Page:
The past two Saturdays UGA has faced off against two different UTs- losing to both. I was in attendance to both beatings, but one was more horrific because it brought me back to my hometown of Knoxville, Tennessee where the Dawgs lost 96-50 to the University of Tennessee basketball team.

Growing up my family had season tickets to men and women's basketball. The roar of Thompson-Bowling Arena was nothing new to me. Neither was the religion of UT sports that everyone in a 50-mile radius follows. This time, it was different, however. I used to be a part of that roar. I used to be a part of that religion. Now, as I looked around the arena, I saw very few others dressed the same as me.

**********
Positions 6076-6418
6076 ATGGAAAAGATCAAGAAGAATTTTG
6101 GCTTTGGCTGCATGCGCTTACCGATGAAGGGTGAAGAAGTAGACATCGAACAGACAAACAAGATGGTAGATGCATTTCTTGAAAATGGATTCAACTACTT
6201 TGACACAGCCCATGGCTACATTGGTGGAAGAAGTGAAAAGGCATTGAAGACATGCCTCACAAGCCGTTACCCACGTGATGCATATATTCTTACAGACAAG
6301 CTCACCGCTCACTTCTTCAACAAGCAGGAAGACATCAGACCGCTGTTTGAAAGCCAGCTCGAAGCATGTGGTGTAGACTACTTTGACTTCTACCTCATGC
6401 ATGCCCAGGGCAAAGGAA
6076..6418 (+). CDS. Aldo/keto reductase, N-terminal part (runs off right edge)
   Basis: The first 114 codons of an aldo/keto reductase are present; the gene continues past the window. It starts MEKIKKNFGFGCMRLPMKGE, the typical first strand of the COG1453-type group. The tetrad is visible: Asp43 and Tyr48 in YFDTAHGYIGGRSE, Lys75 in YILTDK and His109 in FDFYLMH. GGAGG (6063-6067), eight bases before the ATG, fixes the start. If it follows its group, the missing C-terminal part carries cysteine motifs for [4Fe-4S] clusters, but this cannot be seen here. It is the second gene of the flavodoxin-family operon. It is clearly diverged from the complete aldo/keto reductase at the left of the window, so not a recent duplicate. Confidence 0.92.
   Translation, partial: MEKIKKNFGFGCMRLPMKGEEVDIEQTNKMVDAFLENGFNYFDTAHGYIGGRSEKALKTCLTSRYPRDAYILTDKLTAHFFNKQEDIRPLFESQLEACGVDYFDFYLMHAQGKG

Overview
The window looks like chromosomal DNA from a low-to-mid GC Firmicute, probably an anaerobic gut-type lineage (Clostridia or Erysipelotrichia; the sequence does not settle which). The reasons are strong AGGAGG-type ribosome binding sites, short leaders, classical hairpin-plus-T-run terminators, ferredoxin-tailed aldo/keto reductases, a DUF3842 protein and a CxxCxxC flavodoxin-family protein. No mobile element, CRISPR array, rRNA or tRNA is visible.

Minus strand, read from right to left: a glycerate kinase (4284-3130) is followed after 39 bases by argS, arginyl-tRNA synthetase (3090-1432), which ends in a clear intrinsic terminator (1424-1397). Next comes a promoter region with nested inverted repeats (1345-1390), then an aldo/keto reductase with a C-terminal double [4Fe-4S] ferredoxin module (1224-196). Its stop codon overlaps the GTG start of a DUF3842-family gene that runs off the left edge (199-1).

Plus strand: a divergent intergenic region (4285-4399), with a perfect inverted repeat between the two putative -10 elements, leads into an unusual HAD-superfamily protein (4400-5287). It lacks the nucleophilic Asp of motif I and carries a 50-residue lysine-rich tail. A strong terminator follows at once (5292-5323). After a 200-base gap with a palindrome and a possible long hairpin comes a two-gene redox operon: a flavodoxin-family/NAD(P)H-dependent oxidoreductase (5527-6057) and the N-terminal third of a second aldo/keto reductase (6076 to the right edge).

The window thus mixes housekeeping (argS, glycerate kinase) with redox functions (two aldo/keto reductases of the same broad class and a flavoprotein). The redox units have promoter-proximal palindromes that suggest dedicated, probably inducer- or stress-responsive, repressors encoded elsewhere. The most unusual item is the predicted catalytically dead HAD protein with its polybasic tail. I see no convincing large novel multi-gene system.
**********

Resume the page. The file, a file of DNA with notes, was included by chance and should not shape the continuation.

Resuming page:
All I saw was that hideous light-orange. All I heard was the cheer of UT fans as the score gap grew larger and larger.

When Georgia did score- which was rare- I swear I was the only person there that clapped and hollered. It was different for me to be alone in what used to be my second home.

Volunteer Nation was my home until 2017. I lived, breathed, slept, and ate UTK. Now, I was all alone surrounded by strangers that wanted nothing more than my team's defeat.

Most of my high school friends go to UTK, so I should feel at home here, but I never felt more ostracized in my life.

Every person I know there mocked me. "Now you know what it feels like to be a UT football fan," they would say. Or, "isn't too fun, is it?"

After a blistering defeat in a place that used to bring excitement to my life will never allow me to feel the same. I have felt the burn of the infamous UT fans. Looking from outside in, I know why everyone, including referees, hates the big orange.